Richard Warren

"Clearly I tap to you clearly along the plumbing of the world" (W S Graham)

Tag Archives: fascism

National Mistrust

It’s a while since I had the chutzpah to post here any of my own *creative* writing, but while struggling (still) to complete my Great Novel, I stumbled recently across an unconnected and forgotten fragment that may be worth a second look.

Though written over three years ago, much of “National Mistrust” seems to reflect quite well our current mood of national hysteria. Its two surviving parts blend gardening, stately homes and mobility scooters with surveillance, paranoia and some variety of fascist militarism. I suppose it owes something, in a pale kind of way, to Auden’s The Orators of 1932, also cited way back in this post. Much of it was written in the launderette at Dawley, near Telford, during a spell without our own washing machine. Dangerous places, launderettes.

So, to what purpose I know not, “National Mistrust” now has a page with a tab up above, or go here. The illustrations to it are looted from anywhere.

Note: screens in Brunswick, willow, bamboo slat, bamboo cane. Each portable in its own green carrying case. Enhances the patio or balcony. Creates a quick and attractive feature. Combines shade with shelter from sniper fire.

Idea: employ garden statuary for beginners’ target practice. (But not metal – danger of ricochet.)

Query: can garden hose systems be adapted to serve as flame-throwers?

Query: is it possible to train robins?

What are we fighting for?

For the conservation of our Landscape!

Sea, sun and fascism

Having just tried it, I’m not sure I’d wholeheartedly recommend a cruise holiday. (Unless, of course, you like the idea of being imprisoned in a floating holiday camp with a couple of thousand Daily Mail readers.) But at least it took us to Athens, Crete and Rhodes, including the remarkable Palace of the Grand Master of the Knights of Rhodes aka of St John, aka Hospitallers. In the thirties under the Italian occupation, the palace was heavily repaired; the resulting mediaeval-deco “restoration” came across to me as highly staged – vast, uninterrupted, checked stone walls, baroque angels looted out of their context and isolated in bare niches, huge Japanese vases (gifts from an Axis ally), all punctuated by wrought iron chandeliers that only emphasised the empty hardness of the surfaces. With its gratuitously surplus uninhabited spaces, its alien aesthetic of impersonal, almost anti-human, tastefulness and order – anti-human both in scale and in texture – the whole interior felt still drenched in fascism, as if we were wandering through a set for some lost scene from Bertolucci’s Il Conformista.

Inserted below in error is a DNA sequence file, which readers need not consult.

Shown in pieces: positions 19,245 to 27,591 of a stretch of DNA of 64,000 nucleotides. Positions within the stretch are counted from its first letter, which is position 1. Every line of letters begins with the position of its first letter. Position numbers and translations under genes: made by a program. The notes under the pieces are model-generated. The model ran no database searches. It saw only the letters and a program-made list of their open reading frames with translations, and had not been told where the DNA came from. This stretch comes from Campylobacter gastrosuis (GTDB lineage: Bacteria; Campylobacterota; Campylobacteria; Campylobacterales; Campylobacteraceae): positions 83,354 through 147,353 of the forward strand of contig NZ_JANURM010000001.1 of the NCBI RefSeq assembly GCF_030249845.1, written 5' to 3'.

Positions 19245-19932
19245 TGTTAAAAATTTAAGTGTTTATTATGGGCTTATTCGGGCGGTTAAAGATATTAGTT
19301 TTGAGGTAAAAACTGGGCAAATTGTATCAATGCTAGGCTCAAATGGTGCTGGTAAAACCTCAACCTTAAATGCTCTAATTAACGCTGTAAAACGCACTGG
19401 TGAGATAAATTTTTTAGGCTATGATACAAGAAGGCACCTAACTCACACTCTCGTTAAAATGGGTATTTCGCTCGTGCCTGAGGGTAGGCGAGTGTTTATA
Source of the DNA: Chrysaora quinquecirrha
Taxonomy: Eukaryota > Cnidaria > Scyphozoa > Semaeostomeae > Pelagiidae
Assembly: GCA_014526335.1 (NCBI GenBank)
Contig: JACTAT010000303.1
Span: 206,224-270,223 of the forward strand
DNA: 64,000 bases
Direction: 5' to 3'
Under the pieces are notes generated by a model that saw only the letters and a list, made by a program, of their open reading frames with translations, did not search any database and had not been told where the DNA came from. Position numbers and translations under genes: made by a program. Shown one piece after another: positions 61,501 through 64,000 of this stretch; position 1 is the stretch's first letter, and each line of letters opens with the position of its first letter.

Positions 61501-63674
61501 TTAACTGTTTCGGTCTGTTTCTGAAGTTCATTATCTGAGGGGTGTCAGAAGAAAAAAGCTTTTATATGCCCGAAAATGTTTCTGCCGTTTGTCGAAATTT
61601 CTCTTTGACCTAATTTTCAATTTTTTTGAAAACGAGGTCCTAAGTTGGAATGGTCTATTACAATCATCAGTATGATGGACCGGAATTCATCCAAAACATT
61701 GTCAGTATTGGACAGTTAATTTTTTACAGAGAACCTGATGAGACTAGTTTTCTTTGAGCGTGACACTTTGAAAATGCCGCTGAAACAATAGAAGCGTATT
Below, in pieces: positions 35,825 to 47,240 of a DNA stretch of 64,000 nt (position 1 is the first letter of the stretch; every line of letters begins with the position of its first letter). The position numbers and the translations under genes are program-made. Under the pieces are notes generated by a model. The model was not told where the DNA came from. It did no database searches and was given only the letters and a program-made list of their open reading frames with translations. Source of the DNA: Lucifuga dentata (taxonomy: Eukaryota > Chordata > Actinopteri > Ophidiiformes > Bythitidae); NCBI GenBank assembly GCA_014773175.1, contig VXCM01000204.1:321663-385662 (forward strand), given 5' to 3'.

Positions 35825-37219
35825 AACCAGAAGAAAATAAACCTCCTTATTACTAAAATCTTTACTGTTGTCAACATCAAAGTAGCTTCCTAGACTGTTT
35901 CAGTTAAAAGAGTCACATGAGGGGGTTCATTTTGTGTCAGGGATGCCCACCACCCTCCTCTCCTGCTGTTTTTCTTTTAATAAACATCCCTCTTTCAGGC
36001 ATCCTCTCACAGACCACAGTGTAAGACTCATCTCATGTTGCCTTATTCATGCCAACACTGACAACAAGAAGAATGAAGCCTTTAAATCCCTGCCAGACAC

Had the Greeks not seen fit to deconstruct and reclaim all this? How was the fascist period of the Italian occupation regarded now? We’d just been to the monastery at Filerimos, built likewise in the thirties with its Italian Way of the Cross, but also home to an ancient, inexpressibly dolorous and affecting icon of Mary; so how far had the occupation tolerated the Greek Orthodox church? I asked our tour guide.

 

I couldn’t actually make out her eyes behind her sunglasses, but I could tell that they hardened instantly. Her previously modulated voice became intense and emotional. It had been horrible for the people of Rhodes. Horrible. In 1922 they had replaced the old governor with a fascist. Most of the churches had been closed. Children had been forced to learn Italian in school. All opposition had been eliminated. Her mother, as a child, had seen people executed in the street. It had been a dreadful time for Rhodes. She gestured behind her to a large plaque in Italian, still prominent on an outside wall, crediting the palace restoration to Il Duce. My fellow Brits appeared bemused or indifferent.